It's Microsoft Patch Tuesday: July 2009

Justin James presents a rundown on the July 2009 batch of Microsoft patches. He wades through the available resources and brings you the information you need to make the right decision on applying them in your organization.

For this month's Microsoft Patch Tuesday, we are trying out a new idea, based on reader feedback. In addition to the usual analysis of the patches, we are adding a simple rating system to let you know "at a glance" if you should install a patch or not. For now, we will be using a simple three-flag rating system:

1 flag: apply this patch only if your environment meets special conditions, such as having an uncommon software package installed or a server directly connected to the Internet.

2 flags: apply this patch during your normal patch cycle. It is an important item, but not important enough to justify immediate action.

3 flags: apply this patch as quickly as possible. In all likelihood, there will be a "zero-day exploit" for the problem (if it is a security-related patch), and it is something that can severely compromise your network if left unpatched.

It should be very rare to see a nonsecurity patch listed at three stars, unless the problem is a newly discovered bug that can shut down your systems (say, an inability for the system clock to handle the year 2010, and the patch is being released on December 30, 2009).

Security patches

MS09-028/KB971633 - Critical (2000, XP, 2003): This patch closes a hole in which a malformed QuickTime file can be used to perform a remote code execution attack. The issue is in the underlying DirectShow component of Windows, but only in older versions, which is why more recent editions of Windows are not affected. You will want to patch this as soon as you can. MS09-029/KB961371 - Critical (2000, XP, Vista, 2003, 2008): A problem with font handling allows an attacker to take control of systems. Because so many different things can embed fonts (especially Word documents), it is critical to get this patched immediately. Windows 2008 Server Core is not affected. MS09-030/KB969516 - Important (Office 2007 SP1): There is a security hole in Microsoft Publisher that allows remote code execution attacks. The attacks have a lower damage potential when a standard user opens the malformed file. This problem exists only in Publisher 2007 and only in Office SP1. Either apply the patch or upgrade to SP2. MS09-031/KB970953 - Important (ISA Server 2006): An ISA Server configured to use RADIUS One Time Passwords and Kerberos authentication is open to an escalation of privileges attack, but the attacker needs to impersonate an ISA administrator. This is a serious problem, but not one you need to worry about unless your environment uses RADIUS and Kerberos. * MS09-033/KB969856 - Important (Virtual PC 2004, Virtual PC 2007, Virtual Server 2005):check the KB article for full details. For the few people still using either one of those products in a production environment, you will want to install this patch during your next patch cycle.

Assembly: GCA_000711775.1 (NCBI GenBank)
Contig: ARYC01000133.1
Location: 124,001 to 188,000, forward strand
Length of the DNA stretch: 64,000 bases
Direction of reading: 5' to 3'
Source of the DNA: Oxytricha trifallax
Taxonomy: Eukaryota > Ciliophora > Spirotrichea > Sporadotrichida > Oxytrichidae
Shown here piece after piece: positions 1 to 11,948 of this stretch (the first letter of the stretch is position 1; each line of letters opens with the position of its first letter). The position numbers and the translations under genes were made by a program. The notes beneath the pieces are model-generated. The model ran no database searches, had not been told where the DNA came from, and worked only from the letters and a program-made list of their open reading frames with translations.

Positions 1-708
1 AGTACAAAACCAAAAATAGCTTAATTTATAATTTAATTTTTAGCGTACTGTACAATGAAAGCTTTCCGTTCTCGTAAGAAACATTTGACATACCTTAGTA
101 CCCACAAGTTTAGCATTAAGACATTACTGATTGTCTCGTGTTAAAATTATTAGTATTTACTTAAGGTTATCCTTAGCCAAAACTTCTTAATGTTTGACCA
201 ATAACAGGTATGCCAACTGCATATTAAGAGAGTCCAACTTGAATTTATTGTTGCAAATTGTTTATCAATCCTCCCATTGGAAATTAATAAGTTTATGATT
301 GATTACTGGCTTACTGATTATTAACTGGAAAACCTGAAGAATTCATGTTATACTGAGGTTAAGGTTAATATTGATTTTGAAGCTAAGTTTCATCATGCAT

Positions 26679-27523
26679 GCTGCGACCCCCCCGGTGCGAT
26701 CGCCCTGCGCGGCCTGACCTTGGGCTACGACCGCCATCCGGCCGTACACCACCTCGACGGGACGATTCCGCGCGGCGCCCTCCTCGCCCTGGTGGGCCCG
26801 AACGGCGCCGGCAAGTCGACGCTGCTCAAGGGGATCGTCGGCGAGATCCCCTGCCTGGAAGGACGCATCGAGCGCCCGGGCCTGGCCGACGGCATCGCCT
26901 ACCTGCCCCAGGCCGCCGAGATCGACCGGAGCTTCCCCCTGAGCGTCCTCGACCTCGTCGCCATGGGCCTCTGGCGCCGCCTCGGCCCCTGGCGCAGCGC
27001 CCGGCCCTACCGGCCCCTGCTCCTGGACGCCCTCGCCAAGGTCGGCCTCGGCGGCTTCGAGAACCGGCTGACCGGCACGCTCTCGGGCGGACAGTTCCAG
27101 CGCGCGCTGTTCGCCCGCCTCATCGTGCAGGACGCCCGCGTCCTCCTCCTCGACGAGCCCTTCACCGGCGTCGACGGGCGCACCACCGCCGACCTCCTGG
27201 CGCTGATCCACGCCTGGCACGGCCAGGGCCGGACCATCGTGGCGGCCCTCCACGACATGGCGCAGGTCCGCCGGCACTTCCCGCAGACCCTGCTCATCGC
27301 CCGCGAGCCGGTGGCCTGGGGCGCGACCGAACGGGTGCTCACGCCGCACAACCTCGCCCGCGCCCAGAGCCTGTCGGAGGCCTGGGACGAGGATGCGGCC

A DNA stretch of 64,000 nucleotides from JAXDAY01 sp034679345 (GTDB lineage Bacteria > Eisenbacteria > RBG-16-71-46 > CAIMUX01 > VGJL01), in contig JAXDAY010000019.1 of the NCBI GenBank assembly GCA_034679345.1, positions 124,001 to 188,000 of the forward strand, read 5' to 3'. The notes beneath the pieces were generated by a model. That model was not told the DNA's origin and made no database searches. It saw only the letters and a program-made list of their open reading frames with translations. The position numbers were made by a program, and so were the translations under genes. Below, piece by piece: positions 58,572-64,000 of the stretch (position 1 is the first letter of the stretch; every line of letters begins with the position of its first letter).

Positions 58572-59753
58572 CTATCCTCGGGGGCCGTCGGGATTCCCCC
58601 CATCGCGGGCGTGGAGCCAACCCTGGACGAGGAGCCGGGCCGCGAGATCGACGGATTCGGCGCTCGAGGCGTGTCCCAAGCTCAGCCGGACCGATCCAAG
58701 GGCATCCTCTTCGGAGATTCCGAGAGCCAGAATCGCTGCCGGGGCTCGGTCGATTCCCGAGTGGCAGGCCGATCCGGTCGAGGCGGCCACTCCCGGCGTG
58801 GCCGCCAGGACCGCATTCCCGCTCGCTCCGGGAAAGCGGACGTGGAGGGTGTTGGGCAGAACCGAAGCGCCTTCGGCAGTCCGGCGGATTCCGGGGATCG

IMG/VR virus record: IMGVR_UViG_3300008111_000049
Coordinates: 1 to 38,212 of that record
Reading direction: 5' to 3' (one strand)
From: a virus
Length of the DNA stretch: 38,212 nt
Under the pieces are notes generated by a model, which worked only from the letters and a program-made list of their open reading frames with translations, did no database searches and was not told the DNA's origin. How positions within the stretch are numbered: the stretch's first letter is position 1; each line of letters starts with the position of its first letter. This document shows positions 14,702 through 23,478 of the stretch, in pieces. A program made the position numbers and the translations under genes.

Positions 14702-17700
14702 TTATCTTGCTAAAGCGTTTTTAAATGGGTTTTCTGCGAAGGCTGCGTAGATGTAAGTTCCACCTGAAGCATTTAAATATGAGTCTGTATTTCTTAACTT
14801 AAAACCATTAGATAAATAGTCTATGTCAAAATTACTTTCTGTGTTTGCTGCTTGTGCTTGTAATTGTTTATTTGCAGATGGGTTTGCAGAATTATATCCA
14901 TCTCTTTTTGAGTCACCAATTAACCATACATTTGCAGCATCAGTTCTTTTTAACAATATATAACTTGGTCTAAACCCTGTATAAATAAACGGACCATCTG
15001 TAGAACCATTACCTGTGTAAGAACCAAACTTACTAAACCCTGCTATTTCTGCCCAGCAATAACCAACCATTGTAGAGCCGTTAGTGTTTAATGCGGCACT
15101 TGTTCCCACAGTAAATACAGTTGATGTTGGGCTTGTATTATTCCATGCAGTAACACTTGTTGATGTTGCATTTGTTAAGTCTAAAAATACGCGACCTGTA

This patch resolves an issue with Virtual PC 2004 and 2007 and Virtual Server 2005 that allowed attackers to take control of the guest VMs. There are some known issues with this update; you will want to

Other updates

KB970408: This patch for Vista SP2 resolves intermittent connectivity problems when a Bluetooth adapter is plugged in to a PC via USB. "The Usual Suspects": Updates to the Malicious Software Removal Tool, ActiveX Killbits, and Junk E-mail filters. Changed, but not significantly: IE8 for XP 64 SP1 (no longer offered), KB950050 (Hyper-V update for Windows 2008), Windows 2008/Vista x64 Service Pack 2.

Updates since the last Patch Tuesday

There have been a number of minor items added since the last Patch Tuesday:

Windows 2008/Vista Service Pack 2 has been released to WSUS and put into the automatic updates bin.

Updates to the IE 8 Compatibility View List.

.NET Assistant for Firefox (KB963707) - Enables the "Click Once" technology to work in the Firefox browser.

Changed, but not significantly:

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Justin James is the Lead Architect for Conigent.

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